La Révolution comme catastrophe chez André Malraux et Georges Bataille

Translated title of the contribution: Revolution as catastrophe in the work of André Malraux and Georges Bataille

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In his review of La Condition humaine, Georges Bataille asserts that André Malraux’s novel shows how revolutionary power is based, in its psychological structure, on a catastrophe, on the lasting consciousness of a catastrophe upon which has depended the fate of multitudes. From this reading of Malraux, we will explore the catastrophic vision of Bataille himself in his novel Le Bleu du ciel and his essays for Contre-Attaque, written in the course of the 1930s, but, in the case of Le Bleu du ciel, only published more than twenty years afterwards. In the face of a “rising tide of murder” that seems to make the triumph of fascism and war inevitable, the failure of his dream of a “Popular Front in the street” is embodied in the political and erotic impotence of the troubling character of Henri Troppmann. Bataille’s dead-end contrasts brutally with the publicly committed work of Malraux, who seems to offer an alternative vision of revolutionary fate. But are there similarities between the “committed” novelist Malraux and the “shameful” one that is Bataille? Both writers show a profound interest in the sacred, which transcends a narrowly political frame.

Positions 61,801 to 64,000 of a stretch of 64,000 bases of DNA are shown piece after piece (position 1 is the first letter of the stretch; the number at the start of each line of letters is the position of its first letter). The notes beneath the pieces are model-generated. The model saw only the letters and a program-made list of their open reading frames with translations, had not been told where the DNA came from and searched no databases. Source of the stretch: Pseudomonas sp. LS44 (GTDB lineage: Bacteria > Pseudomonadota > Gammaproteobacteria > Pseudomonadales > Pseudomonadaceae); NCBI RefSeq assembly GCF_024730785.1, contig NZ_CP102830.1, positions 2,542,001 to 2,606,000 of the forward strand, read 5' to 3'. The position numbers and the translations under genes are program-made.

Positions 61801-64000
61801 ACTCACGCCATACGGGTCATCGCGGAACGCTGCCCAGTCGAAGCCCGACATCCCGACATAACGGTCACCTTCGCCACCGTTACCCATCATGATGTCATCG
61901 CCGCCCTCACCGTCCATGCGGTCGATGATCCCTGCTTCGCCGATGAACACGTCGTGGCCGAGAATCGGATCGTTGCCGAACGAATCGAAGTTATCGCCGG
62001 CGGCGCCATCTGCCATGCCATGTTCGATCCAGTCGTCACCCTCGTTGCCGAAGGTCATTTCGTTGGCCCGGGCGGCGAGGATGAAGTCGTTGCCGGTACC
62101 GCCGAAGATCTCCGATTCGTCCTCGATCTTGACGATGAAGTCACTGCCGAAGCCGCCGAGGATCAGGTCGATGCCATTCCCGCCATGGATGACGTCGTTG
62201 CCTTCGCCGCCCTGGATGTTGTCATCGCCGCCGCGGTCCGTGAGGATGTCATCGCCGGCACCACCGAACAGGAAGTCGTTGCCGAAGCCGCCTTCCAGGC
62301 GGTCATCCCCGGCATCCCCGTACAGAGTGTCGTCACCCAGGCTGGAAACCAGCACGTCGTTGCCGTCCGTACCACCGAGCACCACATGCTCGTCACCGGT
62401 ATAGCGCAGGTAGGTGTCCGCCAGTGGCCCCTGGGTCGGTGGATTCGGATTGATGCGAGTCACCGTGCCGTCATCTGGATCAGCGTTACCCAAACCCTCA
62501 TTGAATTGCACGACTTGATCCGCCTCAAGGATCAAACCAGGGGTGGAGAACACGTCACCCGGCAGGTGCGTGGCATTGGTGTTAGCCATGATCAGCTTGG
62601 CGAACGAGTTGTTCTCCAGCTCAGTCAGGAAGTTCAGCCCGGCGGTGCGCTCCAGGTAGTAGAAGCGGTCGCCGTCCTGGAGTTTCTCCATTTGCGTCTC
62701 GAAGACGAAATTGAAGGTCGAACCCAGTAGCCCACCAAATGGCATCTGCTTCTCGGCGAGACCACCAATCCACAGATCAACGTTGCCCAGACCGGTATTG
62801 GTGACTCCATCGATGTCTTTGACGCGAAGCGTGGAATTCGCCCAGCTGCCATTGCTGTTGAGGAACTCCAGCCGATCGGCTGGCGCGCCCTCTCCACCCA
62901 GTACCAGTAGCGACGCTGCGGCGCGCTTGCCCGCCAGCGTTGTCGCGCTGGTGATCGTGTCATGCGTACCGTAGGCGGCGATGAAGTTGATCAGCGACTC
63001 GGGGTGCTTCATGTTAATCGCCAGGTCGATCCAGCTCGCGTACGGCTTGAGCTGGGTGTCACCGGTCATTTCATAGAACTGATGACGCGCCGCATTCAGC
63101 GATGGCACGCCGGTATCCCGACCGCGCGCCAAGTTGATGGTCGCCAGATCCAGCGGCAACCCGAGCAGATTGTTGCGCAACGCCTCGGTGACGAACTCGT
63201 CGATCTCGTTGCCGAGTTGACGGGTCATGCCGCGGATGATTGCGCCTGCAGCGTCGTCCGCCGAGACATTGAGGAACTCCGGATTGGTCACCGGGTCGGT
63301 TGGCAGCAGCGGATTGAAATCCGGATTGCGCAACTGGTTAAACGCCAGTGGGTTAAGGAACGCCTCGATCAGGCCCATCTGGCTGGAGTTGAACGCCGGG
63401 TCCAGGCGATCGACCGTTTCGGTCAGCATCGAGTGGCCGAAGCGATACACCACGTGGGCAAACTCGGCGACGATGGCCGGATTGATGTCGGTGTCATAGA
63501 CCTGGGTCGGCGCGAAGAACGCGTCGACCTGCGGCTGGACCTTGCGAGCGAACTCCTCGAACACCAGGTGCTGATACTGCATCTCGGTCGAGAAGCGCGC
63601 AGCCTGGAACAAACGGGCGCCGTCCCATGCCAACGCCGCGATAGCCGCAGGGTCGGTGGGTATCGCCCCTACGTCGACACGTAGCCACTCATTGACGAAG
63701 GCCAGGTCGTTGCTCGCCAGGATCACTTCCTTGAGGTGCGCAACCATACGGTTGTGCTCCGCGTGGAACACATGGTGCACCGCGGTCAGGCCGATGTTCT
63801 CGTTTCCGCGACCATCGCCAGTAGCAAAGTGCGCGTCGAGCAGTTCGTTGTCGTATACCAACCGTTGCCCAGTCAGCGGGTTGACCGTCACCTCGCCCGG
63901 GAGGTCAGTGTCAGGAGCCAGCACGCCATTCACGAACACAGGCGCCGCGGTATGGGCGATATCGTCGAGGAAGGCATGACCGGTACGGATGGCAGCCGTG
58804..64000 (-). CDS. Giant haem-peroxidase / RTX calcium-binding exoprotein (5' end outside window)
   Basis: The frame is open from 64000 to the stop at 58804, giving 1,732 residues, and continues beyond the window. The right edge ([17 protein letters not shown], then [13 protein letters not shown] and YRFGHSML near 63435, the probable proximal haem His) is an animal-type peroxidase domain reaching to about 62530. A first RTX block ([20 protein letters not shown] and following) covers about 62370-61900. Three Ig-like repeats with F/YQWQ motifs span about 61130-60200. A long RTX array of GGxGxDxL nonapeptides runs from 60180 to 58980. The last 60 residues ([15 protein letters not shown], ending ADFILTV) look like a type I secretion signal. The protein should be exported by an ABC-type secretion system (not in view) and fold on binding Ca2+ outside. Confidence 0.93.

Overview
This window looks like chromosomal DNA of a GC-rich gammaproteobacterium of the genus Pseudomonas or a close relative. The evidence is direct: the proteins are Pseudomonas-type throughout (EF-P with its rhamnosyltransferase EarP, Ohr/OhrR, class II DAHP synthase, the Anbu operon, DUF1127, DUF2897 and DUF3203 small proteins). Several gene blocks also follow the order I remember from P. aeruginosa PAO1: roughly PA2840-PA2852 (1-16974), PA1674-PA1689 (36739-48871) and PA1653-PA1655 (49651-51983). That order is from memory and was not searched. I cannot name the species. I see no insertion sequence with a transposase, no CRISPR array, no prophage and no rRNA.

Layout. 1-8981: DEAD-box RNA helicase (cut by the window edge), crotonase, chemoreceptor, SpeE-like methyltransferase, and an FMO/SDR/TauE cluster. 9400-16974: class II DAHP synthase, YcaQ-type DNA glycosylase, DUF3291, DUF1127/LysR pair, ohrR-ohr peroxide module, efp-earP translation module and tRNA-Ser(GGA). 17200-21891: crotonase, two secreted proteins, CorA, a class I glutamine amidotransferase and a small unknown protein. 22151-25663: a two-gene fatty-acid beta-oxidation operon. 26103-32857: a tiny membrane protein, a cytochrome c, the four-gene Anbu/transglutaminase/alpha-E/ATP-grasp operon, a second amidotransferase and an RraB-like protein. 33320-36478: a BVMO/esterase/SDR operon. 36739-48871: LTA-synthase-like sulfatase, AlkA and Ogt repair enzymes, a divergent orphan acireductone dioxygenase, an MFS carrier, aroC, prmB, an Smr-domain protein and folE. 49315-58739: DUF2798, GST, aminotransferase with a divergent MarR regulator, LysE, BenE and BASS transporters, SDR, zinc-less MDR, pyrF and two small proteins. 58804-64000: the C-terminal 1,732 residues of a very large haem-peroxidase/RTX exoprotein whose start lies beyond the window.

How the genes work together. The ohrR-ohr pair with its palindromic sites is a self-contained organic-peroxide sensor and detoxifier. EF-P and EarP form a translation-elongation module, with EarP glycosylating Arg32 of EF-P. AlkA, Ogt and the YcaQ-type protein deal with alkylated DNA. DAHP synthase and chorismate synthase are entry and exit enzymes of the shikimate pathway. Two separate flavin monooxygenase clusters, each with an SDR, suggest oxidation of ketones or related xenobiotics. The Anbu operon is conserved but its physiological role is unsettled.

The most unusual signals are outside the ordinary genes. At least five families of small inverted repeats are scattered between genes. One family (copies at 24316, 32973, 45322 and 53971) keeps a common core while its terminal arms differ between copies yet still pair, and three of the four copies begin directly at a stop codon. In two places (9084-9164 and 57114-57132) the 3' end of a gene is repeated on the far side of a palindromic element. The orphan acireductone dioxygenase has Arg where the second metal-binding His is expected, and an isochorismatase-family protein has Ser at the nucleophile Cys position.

Translated title of the contributionRevolution as catastrophe in the work of André Malraux and Georges Bataille
Original languageFrench
Pages (from-to)245-254
Number of pages10
JournalAcademic Journal of Modern Philology
Publication statusPublished - 15 Dec 2020


  • Communism
  • Fascism
  • Revolution
  • Sacred


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